Awareness of the management cycle on behalf of the manager himself can help soften the cycle but not eliminate it. It is up to reports to apply counter-cycle measures by scheduling most work into depression periods when it is least disrupted. Special attention must be given to long-term projects, frequently characterized by a prolonged depressive apathy period at the beginning followed by a period of maniacal frenzy lasting until the end.


There's a naive brain model in the spirit of "the brain has a reptilian part, a mammal part and a human part". For example, if a student fails to answer a question in an oral exam with his human brain, the mammal brain feels bad about it and complains to the reptilian brain. The reptilian brain then cheerfully replies, "Who's causing the trouble? Oh, that little guy behind the table? Not to worry – I'll kill him". The higher brains then supposedly suppress this – "What do you think this is, reptile – Jurassic Park?", and the tension is translated into sweating.

The manager is the team's reptilian brain; he doesn't know enough to do real thinking, but he's good at "taking responsibility", bargaining, fighting, socializing, etc. A manager doesn't know how to implement the feature, except for suspecting, based on experience, that it will conflict with a couple other features and it will take a week or three for the whole thing to stabilize (with him taking the heat when things break during those weeks). Therefore, instead of technical advice (which he might be otherwise qualified to give), he'll propose something which solves the problem at his favorite social plane:

Do not drag management into anything you actually want solved. Presented with a question, the manager will answer it by killing the little guy behind the table, so only go to him if you really want that. And once awakened, he might take a lot of sweat to suppress. (If he's really a programmer posing as a quasi-manager, the chances for an actual solution can actually be worse: he's more likely to feel guilty about his managerial ability and use the opportunity to exercise and develop that ability, instead of using his technical ability to think about the issue.)


There's this quote from The Mythical Man-Month, supposedly by a pessimistic manager:

All programmers are optimists. Perhaps this modern sorcery especially attracts those who believe in happy endings and fairy god-mothers. Perhaps the hundreds of nitty frustrations drive away all but those who habitually focus on the end goal. Perhaps it is merely that computers are young, programmers are younger, and the young are always optimists. But however the selection process works, the result is indisputable: "This time it will surely run," or "I just found the last bug."

This is backwards. In reality, programmers are the more pessimistic people. Perhaps it's because experience teaches programmers that programs always have bugs while teaching managers that programs always ship. Perhaps it's because the programmer is the one with the actual knowledge, and the ignorant are always optimists. But however the selection process works, how many programmers have you seen saying "it will never work" and how many managers?

A programmer might be more optimistic locally, hoping in vain to have fixed this one piece of code where he has the illusion of complete understanding. However, it is invariably the manager who believes that everything will work out. A programmer can't really believe that because there are so many things nobody even understands that are yet to be faced.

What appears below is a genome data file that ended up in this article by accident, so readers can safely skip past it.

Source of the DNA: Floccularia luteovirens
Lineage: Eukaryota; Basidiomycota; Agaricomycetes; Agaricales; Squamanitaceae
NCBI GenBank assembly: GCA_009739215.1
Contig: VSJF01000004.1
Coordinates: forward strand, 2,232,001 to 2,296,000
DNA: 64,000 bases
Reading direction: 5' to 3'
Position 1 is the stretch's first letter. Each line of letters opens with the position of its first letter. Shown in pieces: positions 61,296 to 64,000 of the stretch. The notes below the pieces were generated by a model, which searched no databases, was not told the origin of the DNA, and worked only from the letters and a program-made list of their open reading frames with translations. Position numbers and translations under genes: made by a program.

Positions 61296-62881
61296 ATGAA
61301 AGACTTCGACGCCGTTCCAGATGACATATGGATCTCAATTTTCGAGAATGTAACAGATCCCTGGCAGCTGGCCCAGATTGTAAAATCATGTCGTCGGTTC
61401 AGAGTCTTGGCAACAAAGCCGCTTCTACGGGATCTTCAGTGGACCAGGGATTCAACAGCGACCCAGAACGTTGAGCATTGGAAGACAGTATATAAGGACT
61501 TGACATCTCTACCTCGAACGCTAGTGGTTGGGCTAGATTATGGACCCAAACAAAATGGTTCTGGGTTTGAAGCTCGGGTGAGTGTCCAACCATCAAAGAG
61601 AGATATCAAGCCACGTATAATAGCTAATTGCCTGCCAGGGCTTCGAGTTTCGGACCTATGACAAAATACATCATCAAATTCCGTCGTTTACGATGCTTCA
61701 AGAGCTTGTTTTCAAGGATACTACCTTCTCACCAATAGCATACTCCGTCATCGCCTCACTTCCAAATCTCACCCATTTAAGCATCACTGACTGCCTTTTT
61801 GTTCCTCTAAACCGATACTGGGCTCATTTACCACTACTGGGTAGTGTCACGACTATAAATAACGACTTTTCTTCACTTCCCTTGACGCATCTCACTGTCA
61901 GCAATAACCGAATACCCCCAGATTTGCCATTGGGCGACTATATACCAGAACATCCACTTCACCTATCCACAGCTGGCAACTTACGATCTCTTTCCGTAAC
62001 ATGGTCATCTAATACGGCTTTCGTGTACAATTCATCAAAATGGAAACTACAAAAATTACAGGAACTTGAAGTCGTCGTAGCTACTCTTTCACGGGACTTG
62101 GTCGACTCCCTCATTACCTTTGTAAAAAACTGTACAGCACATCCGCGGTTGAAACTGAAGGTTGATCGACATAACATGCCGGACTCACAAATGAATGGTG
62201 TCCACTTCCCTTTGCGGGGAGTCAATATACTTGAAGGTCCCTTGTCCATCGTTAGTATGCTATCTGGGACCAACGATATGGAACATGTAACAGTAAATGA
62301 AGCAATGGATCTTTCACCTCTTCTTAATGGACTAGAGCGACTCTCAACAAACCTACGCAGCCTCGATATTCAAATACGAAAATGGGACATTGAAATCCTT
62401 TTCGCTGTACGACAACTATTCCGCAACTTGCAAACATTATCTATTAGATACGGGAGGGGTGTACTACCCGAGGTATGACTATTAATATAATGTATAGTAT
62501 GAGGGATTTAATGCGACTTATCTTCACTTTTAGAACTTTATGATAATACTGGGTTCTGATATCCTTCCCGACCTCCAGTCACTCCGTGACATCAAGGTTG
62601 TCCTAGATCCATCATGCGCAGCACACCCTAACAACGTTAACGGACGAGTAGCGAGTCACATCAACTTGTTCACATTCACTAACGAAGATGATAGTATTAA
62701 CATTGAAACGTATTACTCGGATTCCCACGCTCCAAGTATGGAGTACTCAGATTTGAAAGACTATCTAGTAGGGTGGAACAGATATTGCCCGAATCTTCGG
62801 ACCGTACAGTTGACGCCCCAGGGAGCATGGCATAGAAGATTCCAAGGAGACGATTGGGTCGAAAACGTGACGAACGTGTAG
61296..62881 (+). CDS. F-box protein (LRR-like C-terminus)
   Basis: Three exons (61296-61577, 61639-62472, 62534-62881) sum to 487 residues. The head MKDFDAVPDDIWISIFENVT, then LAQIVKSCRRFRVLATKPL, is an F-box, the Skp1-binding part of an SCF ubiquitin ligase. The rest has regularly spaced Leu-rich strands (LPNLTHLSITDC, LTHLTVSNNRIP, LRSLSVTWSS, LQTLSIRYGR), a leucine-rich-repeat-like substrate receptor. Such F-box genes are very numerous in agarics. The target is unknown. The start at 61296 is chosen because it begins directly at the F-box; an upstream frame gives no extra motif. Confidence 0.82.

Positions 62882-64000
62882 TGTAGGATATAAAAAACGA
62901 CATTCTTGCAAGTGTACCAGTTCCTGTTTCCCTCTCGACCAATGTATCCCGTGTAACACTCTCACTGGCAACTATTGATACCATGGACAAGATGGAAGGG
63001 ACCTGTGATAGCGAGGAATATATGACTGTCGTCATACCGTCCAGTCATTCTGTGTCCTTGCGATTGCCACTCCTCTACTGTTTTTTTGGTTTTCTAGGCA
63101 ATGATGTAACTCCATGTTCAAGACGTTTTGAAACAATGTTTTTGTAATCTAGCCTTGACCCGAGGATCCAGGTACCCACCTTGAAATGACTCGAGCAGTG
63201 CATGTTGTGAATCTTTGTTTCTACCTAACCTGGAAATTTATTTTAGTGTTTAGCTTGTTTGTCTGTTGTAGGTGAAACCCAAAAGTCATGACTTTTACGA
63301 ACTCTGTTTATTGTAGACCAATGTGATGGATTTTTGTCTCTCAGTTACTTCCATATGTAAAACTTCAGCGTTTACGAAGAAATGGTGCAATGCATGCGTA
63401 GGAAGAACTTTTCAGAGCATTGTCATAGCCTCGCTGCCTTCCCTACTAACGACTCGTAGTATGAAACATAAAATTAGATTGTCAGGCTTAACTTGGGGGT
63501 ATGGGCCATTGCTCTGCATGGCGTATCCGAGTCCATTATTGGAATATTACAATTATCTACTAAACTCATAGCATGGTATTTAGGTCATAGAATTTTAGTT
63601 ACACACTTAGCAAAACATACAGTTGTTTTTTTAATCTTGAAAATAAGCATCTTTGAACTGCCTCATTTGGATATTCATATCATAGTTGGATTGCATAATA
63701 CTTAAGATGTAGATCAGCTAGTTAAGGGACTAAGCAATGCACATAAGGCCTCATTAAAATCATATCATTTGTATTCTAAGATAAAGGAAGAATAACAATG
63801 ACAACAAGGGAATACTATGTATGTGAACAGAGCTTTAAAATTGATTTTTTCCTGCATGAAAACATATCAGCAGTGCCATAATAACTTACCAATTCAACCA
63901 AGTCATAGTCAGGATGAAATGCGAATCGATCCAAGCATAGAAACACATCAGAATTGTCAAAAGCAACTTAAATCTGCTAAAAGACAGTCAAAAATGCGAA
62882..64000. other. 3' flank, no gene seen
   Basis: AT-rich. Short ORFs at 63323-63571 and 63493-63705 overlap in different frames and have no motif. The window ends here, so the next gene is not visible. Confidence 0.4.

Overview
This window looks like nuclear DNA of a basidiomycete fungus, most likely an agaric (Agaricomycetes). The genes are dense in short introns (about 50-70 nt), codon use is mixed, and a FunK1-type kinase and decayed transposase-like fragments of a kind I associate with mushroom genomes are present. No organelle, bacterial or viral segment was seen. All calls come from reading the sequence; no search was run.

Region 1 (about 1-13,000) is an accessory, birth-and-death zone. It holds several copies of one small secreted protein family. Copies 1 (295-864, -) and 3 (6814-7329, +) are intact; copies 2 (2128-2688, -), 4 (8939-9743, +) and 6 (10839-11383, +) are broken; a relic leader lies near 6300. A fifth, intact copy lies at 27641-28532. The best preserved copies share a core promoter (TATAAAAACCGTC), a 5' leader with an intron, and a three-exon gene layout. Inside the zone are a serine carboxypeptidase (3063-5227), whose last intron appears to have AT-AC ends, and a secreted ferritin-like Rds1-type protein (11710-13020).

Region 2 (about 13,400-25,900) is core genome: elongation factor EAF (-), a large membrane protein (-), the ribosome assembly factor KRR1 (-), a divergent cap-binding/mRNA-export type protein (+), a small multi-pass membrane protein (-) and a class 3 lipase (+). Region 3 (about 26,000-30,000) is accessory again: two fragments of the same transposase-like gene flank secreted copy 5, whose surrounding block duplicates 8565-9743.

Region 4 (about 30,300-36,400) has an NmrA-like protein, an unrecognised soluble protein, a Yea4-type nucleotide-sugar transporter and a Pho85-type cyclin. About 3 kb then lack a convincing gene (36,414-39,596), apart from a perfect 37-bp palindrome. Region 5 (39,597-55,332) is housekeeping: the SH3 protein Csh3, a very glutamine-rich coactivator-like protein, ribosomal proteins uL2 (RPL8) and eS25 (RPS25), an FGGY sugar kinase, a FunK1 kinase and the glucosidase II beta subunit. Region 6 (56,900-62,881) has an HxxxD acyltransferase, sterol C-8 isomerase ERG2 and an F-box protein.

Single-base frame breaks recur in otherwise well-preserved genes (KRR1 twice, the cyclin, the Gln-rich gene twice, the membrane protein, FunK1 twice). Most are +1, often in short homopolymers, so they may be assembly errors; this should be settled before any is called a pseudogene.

But the manager is used to knowing little and understanding less, and thus has learned to translate uncertainty to optimism. In fact a programmer can learn it, too, in the areas which are of little interest to him. I know a programmer who doesn't care about optimization and who consequently describes others' efforts to fit a program into a given performance budget as doomed to success: "It runs at the word of command" – a programmer's expression of the managerial worldview worthy of a seasoned manager.


We don't know how to test for programming ability. The best tech companies spend 5 to 10 interviews to solidly confirm that the candidate knows what is taught during the first 1.5 years of an undergraduate CS curriculum. Other processes measure less accurately by asking less relevant questions; the inaccuracy is somewhat ameliorated by the lack of precision – the non-uniform quirks of interviewers and general randomness of the process eliminate biases, causing all kinds of good candidates to sneak through the gates.

It is well known that we can't find out during the interview what we inevitably find out once someone gets the job, but what are the corollaries? Here's one I've heard a lot: trust recommendations more than interviews. Here's another I haven't: let others interview and get the new hires, then steal the best.

(Objection: the first recommendation is good for the company while the other is only good for the manager following it. Well, "competition between managers over team members isn't a zero-sum game – it improves teamwork across the company", this one we weasel out of in a snap.)


We have a VIP club at work called Bottleneck, its principal activity being the collective purchasing and consumption of alcoholic beverages. The club operates during work hours (regular meetings held on Thursdays, emergency meetings scheduled upon arrival of packages from abroad). Our room being the headquarters, I'm naturally a member. By now the club has shifted to high-end liquors at prices causing the consumption to contract to a sip per cup of coffee, but originally it was affordable to actually drink.

I noticed that minor alcoholic intoxication has a notable impact on my programming ability. I can still lay my hands on the right variable, but by the time I do I forget what you do next with these things. There's that handy member somewhere in it, dot something, but dot what?

However, managerial ability is not affected. Things I can do just fine following a meeting of the Bottleneck club include progress monitoring, planning, risk assessment, general technical advice, and requirement negotiation. Now that I think of it, perhaps the managerial functions are affected for the better.